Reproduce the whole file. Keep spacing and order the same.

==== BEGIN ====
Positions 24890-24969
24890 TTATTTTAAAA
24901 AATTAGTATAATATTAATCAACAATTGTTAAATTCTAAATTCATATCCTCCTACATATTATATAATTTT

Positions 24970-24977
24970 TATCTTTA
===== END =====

Positions 24890-24969
24890 TTATTTTAAAA
24901 AATTAGTATAATATTAATCAACAATTGTTAAATTCTAAATTCATATCCTCCTACATATTATATAATTTT

Positions 24970-24977
24970 TATCTTTA